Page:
Tech awareness of family businesses may boost power of SMEs
With the growing awareness of Southeast Asian family businesses on the rapid technological and market change in various industries, SAP—a market leader in enterprise application software—foresees the potential of small and medium enterprises (SMEs) to disrupt industries and drive economic growth across the region now more than ever.
According to a new study by the Economist Intelligence Unit (EIU), sponsored by SAP, Southeast Asian family businesses ranked the pace of change of technology to be the topmost area of concern that may present the most significant threat to their organization’s growth over the next three years.
The study, which specifically assessed the landscape of small and medium sized family-owned businesses, highlighted that with the significance of family connections and customer loyalty diminishing, executives should acknowledge the pressing need to change their ways of doing business, digitize and modernize.
“Executives in South-east Asia show less confidence in their abilities to meet future challenges than their peers in South Asia,” said Michael Gold, EIU editor in charge of the research.
“In order for family businesses in this fast-changing region to keep up, they will need to adapt to new technological developments and modernize their way of thinking to bring their businesses into the 21st century. Otherwise, the next generation may not throw in their chips with their parents’ companies,” he added.
But the study also showed that despite feeling the pressure from the emergence of new technologies, respondents are strongly confident of their organization’s readiness to utilize new technologies such as data analytics (67%), machine learning (62.3%), automation (65.7%) and cloud computing (63.7%).
“The landscape and dynamics of family businesses in Southeast Asia is unique, with many of them still being in the first or second generation. Given their small or medium sizes, these businesses have the competitive advantage of being agile and nimble, which put them in a better position to adapt to the rapid pace of change in the market,” said Claus Andresen, President and Managing Director of SAP Southeast Asia, while speaking at the launch of the SAP Leonardo Centre in Singapore on Tuesday.
Andresen stressed that with SMEs being 95 to 99 percent of establishments across ASEAN and its massive contribution to the GDP, may put them in the prime position to drive disruptions across industries and economic growth across the region.
“But to do this, these organizations should first and foremost embrace digital innovations and integrate digital technologies into their overall strategy,” he pointed out.
Flexible partner-packaged solutions to give SME customers better value
To support SME customer needs for flexibility in their solution purchases and deployment, SAP announced an extended access for partners to the SAP® software portfolio to provide small and midsize enterprises (SMEs) with fixed-scope packaged solutions at predictable prices.
SAP-qualified partner-packaged solutions will be built and delivered by SAP partners and are structured to provide customers with a fast return on investment at high-quality standards.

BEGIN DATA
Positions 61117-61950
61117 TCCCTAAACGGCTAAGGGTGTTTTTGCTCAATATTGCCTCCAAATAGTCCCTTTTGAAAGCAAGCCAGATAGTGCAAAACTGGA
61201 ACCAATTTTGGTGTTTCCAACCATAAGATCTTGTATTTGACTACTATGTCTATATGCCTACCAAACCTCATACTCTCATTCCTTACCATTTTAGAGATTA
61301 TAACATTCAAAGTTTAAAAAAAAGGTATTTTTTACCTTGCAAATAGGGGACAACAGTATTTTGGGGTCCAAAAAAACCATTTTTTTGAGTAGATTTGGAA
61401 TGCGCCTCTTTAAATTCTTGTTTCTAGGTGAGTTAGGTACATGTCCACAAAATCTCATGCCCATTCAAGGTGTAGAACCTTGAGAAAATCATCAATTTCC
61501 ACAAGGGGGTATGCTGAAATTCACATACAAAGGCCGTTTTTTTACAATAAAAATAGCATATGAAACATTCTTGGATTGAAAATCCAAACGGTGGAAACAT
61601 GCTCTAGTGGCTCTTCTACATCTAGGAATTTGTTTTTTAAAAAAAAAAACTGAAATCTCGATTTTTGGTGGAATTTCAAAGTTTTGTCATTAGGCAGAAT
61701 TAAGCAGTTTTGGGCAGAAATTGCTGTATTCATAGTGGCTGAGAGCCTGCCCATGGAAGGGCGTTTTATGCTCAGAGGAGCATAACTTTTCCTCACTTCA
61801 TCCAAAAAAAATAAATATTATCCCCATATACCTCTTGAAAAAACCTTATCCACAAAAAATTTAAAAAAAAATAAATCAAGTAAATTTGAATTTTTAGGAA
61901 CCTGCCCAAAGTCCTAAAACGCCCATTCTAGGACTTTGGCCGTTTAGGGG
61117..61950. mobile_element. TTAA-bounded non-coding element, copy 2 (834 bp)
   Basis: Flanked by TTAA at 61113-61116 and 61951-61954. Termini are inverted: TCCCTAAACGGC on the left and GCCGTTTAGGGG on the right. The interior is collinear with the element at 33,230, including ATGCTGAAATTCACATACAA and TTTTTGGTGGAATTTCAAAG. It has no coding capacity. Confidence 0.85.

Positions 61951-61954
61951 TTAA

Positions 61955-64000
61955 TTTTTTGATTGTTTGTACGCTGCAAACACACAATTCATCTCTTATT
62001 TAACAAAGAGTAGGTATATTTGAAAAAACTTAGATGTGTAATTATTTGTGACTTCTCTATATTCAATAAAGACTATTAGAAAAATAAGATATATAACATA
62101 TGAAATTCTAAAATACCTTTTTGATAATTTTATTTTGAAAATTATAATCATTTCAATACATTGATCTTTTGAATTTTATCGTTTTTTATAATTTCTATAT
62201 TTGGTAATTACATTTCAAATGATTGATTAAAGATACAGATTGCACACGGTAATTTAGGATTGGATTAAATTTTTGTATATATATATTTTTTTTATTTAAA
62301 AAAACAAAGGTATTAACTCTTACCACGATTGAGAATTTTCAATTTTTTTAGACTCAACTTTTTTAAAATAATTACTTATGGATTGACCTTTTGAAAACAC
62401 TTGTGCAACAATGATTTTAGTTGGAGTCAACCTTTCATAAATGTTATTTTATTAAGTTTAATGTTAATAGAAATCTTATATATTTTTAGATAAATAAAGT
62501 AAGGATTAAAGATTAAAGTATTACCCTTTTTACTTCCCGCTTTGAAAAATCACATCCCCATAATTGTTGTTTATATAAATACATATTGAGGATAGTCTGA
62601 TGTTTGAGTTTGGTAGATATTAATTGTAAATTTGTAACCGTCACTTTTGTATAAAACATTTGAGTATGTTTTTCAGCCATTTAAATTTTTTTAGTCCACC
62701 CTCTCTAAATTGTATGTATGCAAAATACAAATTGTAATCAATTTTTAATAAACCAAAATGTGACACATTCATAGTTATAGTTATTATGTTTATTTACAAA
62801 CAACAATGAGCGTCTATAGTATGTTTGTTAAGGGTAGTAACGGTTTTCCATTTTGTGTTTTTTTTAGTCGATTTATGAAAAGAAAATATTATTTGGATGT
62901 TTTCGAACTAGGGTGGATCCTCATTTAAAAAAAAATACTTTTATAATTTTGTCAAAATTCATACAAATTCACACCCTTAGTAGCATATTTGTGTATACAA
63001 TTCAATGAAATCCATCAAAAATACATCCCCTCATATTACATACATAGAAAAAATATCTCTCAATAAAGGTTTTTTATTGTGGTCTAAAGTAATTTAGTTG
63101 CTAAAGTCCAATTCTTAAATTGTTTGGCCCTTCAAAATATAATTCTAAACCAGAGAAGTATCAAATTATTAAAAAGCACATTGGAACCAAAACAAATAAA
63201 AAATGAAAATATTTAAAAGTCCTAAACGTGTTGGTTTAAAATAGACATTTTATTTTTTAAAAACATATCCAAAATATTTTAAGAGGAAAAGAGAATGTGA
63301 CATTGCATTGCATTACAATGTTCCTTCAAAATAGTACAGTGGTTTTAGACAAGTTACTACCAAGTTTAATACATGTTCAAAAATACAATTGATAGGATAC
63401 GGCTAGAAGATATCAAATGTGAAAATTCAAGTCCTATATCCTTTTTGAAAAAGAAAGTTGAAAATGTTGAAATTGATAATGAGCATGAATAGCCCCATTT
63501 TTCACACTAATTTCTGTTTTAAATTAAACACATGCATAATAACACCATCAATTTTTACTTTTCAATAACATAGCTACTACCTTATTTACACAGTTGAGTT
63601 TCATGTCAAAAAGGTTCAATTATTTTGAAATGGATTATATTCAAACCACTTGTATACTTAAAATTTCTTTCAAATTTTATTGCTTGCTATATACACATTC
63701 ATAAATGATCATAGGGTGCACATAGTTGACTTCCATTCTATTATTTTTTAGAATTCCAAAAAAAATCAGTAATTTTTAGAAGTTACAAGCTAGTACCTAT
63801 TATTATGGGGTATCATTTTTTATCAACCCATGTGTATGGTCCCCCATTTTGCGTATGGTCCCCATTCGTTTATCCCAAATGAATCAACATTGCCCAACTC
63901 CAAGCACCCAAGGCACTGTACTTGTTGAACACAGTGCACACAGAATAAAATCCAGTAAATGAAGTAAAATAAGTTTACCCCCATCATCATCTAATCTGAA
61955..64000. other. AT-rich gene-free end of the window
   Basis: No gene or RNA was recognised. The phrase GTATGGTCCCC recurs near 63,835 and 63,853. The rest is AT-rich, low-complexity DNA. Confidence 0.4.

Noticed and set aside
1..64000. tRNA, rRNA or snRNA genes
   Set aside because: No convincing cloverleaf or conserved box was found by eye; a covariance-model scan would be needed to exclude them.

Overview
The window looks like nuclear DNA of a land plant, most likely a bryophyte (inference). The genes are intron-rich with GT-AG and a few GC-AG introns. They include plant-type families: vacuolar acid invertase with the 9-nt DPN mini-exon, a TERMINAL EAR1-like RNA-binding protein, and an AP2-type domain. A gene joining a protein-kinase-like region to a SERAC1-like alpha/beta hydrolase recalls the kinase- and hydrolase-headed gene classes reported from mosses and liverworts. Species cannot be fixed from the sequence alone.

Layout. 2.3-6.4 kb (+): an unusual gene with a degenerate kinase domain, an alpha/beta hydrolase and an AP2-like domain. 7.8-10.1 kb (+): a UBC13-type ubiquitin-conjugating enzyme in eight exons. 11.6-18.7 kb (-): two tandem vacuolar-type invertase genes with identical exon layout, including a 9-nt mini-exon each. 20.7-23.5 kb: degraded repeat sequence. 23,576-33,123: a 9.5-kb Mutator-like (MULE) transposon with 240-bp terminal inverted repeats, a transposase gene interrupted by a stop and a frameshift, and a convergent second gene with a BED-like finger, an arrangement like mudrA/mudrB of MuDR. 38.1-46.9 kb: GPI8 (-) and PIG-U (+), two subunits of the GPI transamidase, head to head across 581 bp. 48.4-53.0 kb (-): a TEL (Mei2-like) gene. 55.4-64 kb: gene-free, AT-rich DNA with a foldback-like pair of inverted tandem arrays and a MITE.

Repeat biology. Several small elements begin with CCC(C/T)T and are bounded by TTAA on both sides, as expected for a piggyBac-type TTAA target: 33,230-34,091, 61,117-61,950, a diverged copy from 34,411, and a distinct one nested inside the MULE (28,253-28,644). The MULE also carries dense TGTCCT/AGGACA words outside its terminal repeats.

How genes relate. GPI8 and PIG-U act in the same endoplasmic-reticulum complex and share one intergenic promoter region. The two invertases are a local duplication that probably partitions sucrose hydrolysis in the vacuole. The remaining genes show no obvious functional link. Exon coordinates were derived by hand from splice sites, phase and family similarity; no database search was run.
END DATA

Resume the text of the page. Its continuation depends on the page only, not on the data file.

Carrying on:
The SAP-qualified partner-packaged solutions represent a packaging strategy with three important pillars:
- Packages based on SAP software together with a partner’s services and intellectual property – creating a unique and highly targeted value proposition based on a fixed scope and a fixed price offering ;
- A rigorous qualification process, securing full alignment on the value proposition and validation of the partners’ ability to deliver;
- Exposure on SAP.com to give customers direct access to partner-packaged solutions and joint go- to-market activities with partners active in the SME segment.
SAP said SME customers who are interested in these offerings can contact the SAP channel partners directly to explore co-innovations with SAP Leonardo.
At an interview with Southeast Asian delegates during the SAP Leonardo Center launch, Andresen has stressed that the company’s confidence in its capability to disrupt industries would lie on its customers’ confidence on the technology’s capability, accessibility, affordability and scalability.
“Needless to say, it’s not about my confidence level, it’s about our customers’ confidence that they wanted to make us part of their technological improvement, that technology is there and they have readiness to take the next step,” he said.
“My confidence level is that we have technologies to back them. The technology is there, it’s accessible, scalable and affordable,” he continued.
But what sets SAP apart from just acknowledging the need to adapt to new technologies faster than ever, is its serious focus on “doing good business” and “purpose-led innovation,” Scott Russell, president of SAP Asia-Pacific and Japan (APJ) said.
Russell also stressed how most start-up businesses fail because they forget to innovate with purpose.
“Doing good is good business,” he added.
SAP, he said, is also primarily interested in identifying a company’s problem and helping it solve either through SAP’s existing technologies or through co-innovation.
With issues hounding the industry of technology especially with the recent scandal involving Facebook and Cambridge Analytica, Russell assured that SAP data security has always been among their topmost priorities for their customers.
He likewise underscored that with 80 percent of their customers composed of SMEs, SAP has assured that their services and products would be worth the investment. /jpv
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